Submitted to: Journal of Food Science
Publication Type: Peer Reviewed Journal
Publication Acceptance Date: April 23, 2008
Publication Date: June 1, 2008
Citation: Sheen, S. 2008. Modeling surface transfer of L. monocytogenes on salami during slicing. Journal of Food Science. Vol 73. (6). pg. 304-311. Interpretive Summary: Listeria monocytogenes can survive at refrigeration temperatures and has been implicated in several cases of food poisoning linked to the consumption of pre-sliced ready-to-eat (RTE) deli meats. The possible contamination of RTE meats by L. monocytogenes during the slicing process has become a public health concern. The objectives of this study were to investigate the L. monocytogenes cross-contamination, and to develop mathematical models which may predict and enhance food safety of sliced salami. Salami with 15% fat was used in this study. A six-strain cocktail of L. monocytogenes was inoculated onto a slicer blade (carbon steel) to an initial level of about one thousand to one billion microbial counts per blade, and then the salami was sliced to a thickness of 1-2 mm (Case I). In another cross-contamination scenario, a clean blade was used to slice salami that was previously inoculated with L. monocytogenes followed by slicing of salami that was not inoculated (Case II). The experimental results (positive L. monocytogenes) from low microbial counts per test (one thousand to ten thousand counts) were random on first 100 sliced salami, similar to those found previously in 2% fat ham slicing. In general, the cross-contamination may last longer in Case II than in Case I. The models, therefore, developed (using 100000 counts and higher) are microbial load, slicing salami number and contamination route dependent. However, the models may be applied to predict the low level L. monocytogenes cross-contamination (10000 counts and lower) during salami slicing process and serve as a building block in microbial risk assessment.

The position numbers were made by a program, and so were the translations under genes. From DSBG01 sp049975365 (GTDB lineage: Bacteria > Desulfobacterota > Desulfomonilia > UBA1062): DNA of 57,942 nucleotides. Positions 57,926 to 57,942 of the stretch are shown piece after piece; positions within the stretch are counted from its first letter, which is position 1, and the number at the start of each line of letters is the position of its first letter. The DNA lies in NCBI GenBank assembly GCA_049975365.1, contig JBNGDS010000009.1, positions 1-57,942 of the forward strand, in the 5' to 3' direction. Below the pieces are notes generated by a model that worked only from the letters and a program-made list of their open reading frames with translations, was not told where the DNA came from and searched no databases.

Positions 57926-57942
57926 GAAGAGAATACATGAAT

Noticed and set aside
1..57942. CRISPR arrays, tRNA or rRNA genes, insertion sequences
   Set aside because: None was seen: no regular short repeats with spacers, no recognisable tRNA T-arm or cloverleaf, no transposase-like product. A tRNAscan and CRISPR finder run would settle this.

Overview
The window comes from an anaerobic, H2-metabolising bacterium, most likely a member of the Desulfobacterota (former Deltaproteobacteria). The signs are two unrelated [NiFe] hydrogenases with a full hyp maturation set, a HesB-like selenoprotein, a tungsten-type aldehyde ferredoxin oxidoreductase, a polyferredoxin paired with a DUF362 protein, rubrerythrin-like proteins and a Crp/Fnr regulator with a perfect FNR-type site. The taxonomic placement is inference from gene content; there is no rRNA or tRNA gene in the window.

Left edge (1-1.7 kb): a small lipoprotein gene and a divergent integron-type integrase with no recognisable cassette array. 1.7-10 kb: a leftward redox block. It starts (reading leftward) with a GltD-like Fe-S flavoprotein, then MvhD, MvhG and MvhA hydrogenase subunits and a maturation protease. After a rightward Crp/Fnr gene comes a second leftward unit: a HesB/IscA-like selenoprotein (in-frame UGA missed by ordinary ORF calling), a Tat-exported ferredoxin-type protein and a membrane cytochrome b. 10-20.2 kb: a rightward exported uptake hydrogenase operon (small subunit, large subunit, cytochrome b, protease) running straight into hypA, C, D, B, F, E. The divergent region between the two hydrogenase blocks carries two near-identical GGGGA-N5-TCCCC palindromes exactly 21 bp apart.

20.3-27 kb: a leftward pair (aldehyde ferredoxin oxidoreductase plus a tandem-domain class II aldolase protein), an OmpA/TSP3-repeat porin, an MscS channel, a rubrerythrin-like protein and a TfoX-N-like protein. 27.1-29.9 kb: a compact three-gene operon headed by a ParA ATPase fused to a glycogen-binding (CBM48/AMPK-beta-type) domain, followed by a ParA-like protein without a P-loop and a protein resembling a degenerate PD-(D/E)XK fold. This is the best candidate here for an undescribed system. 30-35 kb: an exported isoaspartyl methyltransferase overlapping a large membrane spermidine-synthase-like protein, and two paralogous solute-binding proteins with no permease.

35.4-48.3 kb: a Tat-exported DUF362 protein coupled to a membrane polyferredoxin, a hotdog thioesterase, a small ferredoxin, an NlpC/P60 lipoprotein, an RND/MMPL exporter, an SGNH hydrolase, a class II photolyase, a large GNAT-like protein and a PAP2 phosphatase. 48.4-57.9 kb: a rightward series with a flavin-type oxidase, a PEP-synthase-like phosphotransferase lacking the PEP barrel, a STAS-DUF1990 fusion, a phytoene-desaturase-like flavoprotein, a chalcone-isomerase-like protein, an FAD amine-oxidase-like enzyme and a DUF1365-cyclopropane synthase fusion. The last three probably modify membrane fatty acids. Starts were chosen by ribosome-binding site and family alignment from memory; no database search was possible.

Technical Abstract: Listeria monocytogenes has been implicated in several listeriosis outbreaks linked to the consumption of pre-sliced ready-to-eat (RTE) deli meats, which has drawn considerable attention in regard to possible cross-contamination during slicing operation at retail and food service environment. Salami with 15% fat (a moderate fat content deli item) was used to investigate the transfer phenomena of L. monocytogenes between a meat slicer and salami slices and to understand the potential impact on food safety. A six-strain cocktail of L. monocytogenes was inoculated onto a slicer blade to an initial level of ca. 3, 5, 6, 7 or 9 log CFU/blade (or ca. 2, 4, 5, 6 or 8 log CFU/cm-squared of the blade edge area), and then the salami was sliced to a thickness of 1-2 mm (Case I). Another cross-contamination scenario, a clean blade was used to slice salami that was previously inoculated with L. monocytogenes on four rectangular side surfaces (ca. 3, 5, 6, 7, 8 or 9 log CFU/100 cm-squared area) followed by slicing of salami that was not inoculated (Case II). The salami slicing rate was maintained at an average of 3-4 slices per minute for both Case I and II. The empirical models simulated the trend/pattern of L. monocytogenes transfer reasonably well between the blade and salami slices for contamination level of 5 log CFU and higher. With 3 or 4 log CFU, the experimental transfer results showed random on sliced salami (first 100 slices) which was similar to those found previously in 2% fat ham slicing. The currently developed models are microbial load (n), sequential slice index (X) and contamination route dependent which might limit their applications to certain conditions. However, the models may be further applied to predict the 3 or 4 log CFU level (and below) cross-contamination of salami slicing process. Considering only few data available in the literature regarding food pathogen surface transfer, the empirical models may provide a useful tool in building the risk assessment procedures.